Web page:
Short version: cursor.getNext() is taking between 1-3ms which is too long.
I have a database that I am using as a persistent queue. The keys are sorted in priority order so I always want to pick the lowest key (iow - not fifo). This means that each time I dequeue I need to open a new cursor and call getNext exactly once. Furthermore, since other threads are constantly adding to the queue I am opening the cursor in a new transaction with CursorConfig.READ_COMMITTED.
I created a test where I filled the queue with 10,000 items and then dequeued them one at a time in a single thread. What I found was a little surprising. The screen shot linked below shows the results of profiling the dequeue operation.
At this point in the execution, getNext() had been called 2,438 times and consumed 94.8% of execution time. But, what's interesting to me is that CursorImpl.getCurrentAlreadyLatched() had been called 425,935 times and a little deeper IN.isDirty() had been called 52,263,728 times! It sure looks like getNext() is really spinning for all 1-3ms and not blocked on anything.
Could this be a bug?
Is there tuning I can do to eliminate or reduce the cost?
Should I be doing this differently? IOW, should I do something other than open a cursor and call getNext() in order to pull out the entry with the lowest key?
Please let me know what additional information I can provide which would be helpful.
The JE methods in your profile -- in particular queueSlotDeletion -- tell me that what's happening when you call getNext is that JE is skipping over many deleted records before it finds one that is non-deleted. And since you're using the database as a priority queue, it makes sense that many records would be deleted in the key range that you're reading.
When you delete a record, its "slot" in the Btree isn't removed immediately, it's removed asynchronously via a couple different mechanisms. It can't be removed immediately, as part of the record deletion operation, because that would make the implementation of transaction abort problematic, because it would have to re-insert the slot.
So either 1) JE's asynch mechanisms for slot deletion are not keeping up with your deletion of records, or 2) the slots cannot be deleted by these mechanisms because a cursor is positioned on those slots, or slots in the nearby key range (within 100 keys or so).
To check whether the problem is (1), I suggest you try calling Environment.compress -- which synchronously tries to delete all slots for deleted records -- just before opening the Cursor and calling getNext. A more subtle approach may be needed to avoid performance problems, but this is a good experiment to get more info about the problem.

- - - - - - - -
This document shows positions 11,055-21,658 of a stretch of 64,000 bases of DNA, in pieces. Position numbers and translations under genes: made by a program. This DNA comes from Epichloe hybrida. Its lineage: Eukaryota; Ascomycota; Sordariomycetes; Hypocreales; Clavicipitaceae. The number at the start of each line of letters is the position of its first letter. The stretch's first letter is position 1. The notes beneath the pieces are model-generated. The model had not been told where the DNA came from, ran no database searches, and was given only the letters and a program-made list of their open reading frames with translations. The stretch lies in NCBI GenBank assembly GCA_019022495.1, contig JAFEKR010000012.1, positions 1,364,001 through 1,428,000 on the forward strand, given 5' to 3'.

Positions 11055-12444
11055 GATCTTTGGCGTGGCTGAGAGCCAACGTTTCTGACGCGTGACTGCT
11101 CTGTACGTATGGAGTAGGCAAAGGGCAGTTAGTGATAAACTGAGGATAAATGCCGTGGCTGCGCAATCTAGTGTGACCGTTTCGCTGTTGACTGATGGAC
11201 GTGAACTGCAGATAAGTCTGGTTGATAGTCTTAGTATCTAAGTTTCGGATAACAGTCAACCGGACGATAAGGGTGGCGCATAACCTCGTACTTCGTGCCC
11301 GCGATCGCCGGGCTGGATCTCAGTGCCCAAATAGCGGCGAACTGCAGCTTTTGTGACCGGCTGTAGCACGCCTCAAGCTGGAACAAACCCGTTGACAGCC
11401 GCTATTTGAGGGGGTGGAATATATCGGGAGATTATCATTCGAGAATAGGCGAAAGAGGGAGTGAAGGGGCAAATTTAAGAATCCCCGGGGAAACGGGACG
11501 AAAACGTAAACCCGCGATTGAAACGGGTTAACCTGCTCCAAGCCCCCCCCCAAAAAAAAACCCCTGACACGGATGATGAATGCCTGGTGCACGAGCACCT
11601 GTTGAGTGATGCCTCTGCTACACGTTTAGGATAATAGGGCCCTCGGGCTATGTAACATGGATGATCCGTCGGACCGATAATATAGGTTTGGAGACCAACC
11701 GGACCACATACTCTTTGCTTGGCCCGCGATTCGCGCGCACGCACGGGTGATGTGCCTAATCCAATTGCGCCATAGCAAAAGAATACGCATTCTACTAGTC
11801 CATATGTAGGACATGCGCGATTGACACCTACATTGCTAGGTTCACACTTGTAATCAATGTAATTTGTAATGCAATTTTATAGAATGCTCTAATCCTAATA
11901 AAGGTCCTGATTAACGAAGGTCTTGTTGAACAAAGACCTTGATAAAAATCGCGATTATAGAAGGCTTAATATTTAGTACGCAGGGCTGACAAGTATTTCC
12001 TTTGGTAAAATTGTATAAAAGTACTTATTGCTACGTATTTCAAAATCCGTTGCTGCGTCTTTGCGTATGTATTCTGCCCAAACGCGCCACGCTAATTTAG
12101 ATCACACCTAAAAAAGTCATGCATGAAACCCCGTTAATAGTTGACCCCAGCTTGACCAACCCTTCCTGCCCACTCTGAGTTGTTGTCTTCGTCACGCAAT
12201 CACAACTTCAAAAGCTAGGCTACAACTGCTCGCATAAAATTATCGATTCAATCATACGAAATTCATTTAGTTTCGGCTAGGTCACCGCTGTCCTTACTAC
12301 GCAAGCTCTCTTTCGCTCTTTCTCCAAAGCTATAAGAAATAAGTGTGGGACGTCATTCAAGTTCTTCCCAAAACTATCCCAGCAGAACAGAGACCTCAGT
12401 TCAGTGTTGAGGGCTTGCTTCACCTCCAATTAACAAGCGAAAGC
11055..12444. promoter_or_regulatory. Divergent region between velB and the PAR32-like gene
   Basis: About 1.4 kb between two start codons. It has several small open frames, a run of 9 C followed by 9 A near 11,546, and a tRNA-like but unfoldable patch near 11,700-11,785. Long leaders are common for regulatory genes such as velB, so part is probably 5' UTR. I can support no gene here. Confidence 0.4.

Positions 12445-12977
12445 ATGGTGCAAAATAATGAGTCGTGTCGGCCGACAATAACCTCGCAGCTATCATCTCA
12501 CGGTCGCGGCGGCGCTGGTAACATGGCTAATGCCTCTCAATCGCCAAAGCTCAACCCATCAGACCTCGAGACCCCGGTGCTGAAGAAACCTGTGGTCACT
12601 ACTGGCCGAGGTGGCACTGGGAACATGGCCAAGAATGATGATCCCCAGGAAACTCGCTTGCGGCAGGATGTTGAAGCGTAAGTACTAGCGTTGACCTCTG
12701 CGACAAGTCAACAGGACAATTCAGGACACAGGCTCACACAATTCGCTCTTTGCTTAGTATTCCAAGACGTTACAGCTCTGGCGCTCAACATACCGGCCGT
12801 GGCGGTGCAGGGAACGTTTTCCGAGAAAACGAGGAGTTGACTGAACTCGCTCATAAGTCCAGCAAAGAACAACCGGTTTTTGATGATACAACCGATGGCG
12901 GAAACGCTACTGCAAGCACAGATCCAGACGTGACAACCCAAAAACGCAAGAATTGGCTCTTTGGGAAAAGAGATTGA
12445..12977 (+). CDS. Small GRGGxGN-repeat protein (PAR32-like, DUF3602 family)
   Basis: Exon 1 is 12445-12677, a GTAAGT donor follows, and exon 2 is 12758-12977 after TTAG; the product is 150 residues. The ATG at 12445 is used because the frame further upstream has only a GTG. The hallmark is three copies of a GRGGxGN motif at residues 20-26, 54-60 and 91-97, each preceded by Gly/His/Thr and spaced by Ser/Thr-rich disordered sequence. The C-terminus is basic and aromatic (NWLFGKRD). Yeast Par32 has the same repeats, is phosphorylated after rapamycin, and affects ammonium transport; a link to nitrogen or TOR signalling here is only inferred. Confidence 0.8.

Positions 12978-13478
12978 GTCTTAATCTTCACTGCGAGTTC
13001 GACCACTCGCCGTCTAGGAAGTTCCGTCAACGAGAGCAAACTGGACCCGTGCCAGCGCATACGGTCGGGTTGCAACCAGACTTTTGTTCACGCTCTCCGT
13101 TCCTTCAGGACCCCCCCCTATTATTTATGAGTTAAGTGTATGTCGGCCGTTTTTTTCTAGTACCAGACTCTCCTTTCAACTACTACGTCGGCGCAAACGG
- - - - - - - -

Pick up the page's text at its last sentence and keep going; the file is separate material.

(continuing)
Also, what version of JE are you using?
Spot on, as usual, and thank you for the quick reply. I certainly didn't expect to get a reply on a Saturday!
I did some more data collection and charted my getNext execution time. It was a classic saw tooth pattern with execution time increasing linearly with deletes until the cleaner thread (?) ran. After adding env.compress() before opening the cursor the chart was fairly flat (but noisy) and execution times were about 100us. That's what I need.
Our target environment runs on an SSD backed SAN with a decent sized battery backed cache. We intend to run with fsync on in production. We should be ok with being hard on storage if we need to in order to get the transaction rate up. What sort of performance problems might we see when running env.compress() so frequently?
I'm running JE 5.0.73.
Good, then this won't be difficult to solve.
The drawback of calling compress in your app thread is that when it does a bunch of work, that will take time and may impact the latency of the app operation. And if you do this in multiple threads, the other threads calling compress() will block if an expensive compress() call is already in progress.
I would first try setting EnvironmentConfig.COMPRESSOR_WAKEUP_INTERVAL to a smaller amount. The default wakeup interval -- how often it checks for deleted slots that need compression -- is 5 s. The minimum is 1 s, so you could try that.
If that's not sufficient then you may want to call compress() in your own background thread.
Or perhaps call compress() from your worker threads (the threads calling getNext()) but I suggest you do this in a way to prevent multiple threads from calling it concurrently, so they don't all block. If there is only one thread calling getNext(), then of course this isn't a problem.
The application that you're building sounds very interesting. If possible, I'd like to learn more about it. Can you please contact me at dave.segleau at oracle.com when you get a chance?